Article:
Homeless Controversy Brewing at SXSW
Controversy is brewing at South by Southwest (SXSW) this week after an apparent marketing ploy outside the annual music, film, and interactive media conference in Austin.
The advertising agency for SXSW, BBH Labs, had homeless people stand around outside of the conference center offering visitors 4G wifi. The homeless people carried devices emitting 4G WIFI service and wore shirts that said “I am a 4G hotspot” and referred users to a site called “Homeless Hotspots.” The homeless workers were given $20 upfront for their work and almost $10 an hour. Attendees who wanted to use the WIFI were recommended to donate $2 per 15 minutes of use.
Many are saying this marketing ploy crossed the line, objectifying the homeless and using them to generate buzz for the event. The Washington Post even voiced its opinion, stating “Have we lost our humanity?”
BBH calls the “test” a success, saying the money went to a good cause and that the homeless workers got a lot out of the work. They claim it allowed them to converse with people they typically wouldn’t get into conversations with, and in return, it provided them happiness and money.
In my opinion, the agency crossed the line by calling the ploy “Homeless Hotspots.” Hiring homeless workers was great on there part, giving them jobs and experience that they can use for further roles in their lives. However, forcing them to wear shirts that explicitly reveal that they are homeless and a “Homeless Hotspot” is not right. It exploits them for their social status and was simply done as a marketing ploy than better the lives of these people.
Coming from a marketer, SXSW got a great amount of buzz because of this, but there is a line that they crossed. Business has ethics, and this simply went too far. I would advise businesses in the future to think twice about their actions and what kind of effect they have on others.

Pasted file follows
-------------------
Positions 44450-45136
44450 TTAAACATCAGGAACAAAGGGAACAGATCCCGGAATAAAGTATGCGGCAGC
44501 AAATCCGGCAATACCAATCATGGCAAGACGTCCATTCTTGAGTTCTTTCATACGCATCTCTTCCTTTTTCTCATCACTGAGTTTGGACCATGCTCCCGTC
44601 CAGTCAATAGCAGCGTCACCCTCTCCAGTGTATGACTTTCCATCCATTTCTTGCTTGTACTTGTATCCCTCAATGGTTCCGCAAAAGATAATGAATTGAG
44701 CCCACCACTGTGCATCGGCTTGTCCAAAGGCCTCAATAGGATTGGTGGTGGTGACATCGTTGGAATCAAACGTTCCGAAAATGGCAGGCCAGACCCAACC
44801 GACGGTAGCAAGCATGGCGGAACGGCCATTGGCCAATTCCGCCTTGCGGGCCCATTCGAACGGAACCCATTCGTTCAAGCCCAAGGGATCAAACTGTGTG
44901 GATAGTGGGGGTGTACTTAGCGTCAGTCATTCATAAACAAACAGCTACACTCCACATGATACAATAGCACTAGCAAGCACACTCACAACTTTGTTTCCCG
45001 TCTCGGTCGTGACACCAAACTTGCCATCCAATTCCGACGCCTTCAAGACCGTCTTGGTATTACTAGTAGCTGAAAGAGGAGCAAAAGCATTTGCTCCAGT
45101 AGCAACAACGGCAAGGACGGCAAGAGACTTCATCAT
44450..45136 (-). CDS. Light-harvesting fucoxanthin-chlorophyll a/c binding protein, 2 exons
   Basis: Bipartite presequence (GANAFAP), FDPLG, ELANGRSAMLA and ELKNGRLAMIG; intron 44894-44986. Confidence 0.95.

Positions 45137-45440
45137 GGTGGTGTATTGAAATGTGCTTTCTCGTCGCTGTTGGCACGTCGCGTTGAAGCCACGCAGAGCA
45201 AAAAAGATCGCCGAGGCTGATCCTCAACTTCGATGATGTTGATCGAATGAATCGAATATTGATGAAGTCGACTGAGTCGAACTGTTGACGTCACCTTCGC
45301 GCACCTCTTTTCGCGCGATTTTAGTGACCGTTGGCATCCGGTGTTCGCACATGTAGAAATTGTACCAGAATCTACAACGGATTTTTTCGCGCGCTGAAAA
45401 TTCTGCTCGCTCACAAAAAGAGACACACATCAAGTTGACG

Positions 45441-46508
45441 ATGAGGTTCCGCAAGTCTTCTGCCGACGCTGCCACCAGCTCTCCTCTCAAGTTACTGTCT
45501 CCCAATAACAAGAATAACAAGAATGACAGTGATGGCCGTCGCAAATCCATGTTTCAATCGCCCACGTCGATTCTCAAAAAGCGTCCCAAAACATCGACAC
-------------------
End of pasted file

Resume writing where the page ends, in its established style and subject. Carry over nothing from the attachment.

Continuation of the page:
I lived in Austin for 25 years and still live just outside Austin in the Texas Hill Country. I agree with your assessment and want to expand on it. As an example . . . What if Liberty Tax Service paid homeless folks to stand next to the street in those silly Statue of Liberty costumes to advertise their business? I would applaud that as a visionary way to help the homeless. But, if Liberty Tax Service identified them as homeless then yes, they would cross the line that BBH Labs crossed – exploiting their status in an attempt to drum up business. Imagine yourself at SXSW needing a WiFi hotspot. You see one of the hired homeless people offering one. You’re a kind, decent person and want to help . Since the sign reads “Homeless Hotspots” you make the logical leap that your purchase will help the homeless. Here is where BBH Labs “experiment” may have bordered on deceptive practices. The homeless person has already been paid up front and is being paid by the hour, not on commission based on number or WiFi packages sold. Thus our purchase does not directly help the homeless, but we are lead to believe it will and we feel it’s our good deed of the day. By subtly tapping into our emotions, it feels manipulative and guilt-inducing. It would think it certainly robs the homeless of some of their dignity. And finally, it’s just in poor taste. And that’s wrong. I blog about authenticity at http://www.fierceauthenticity.com.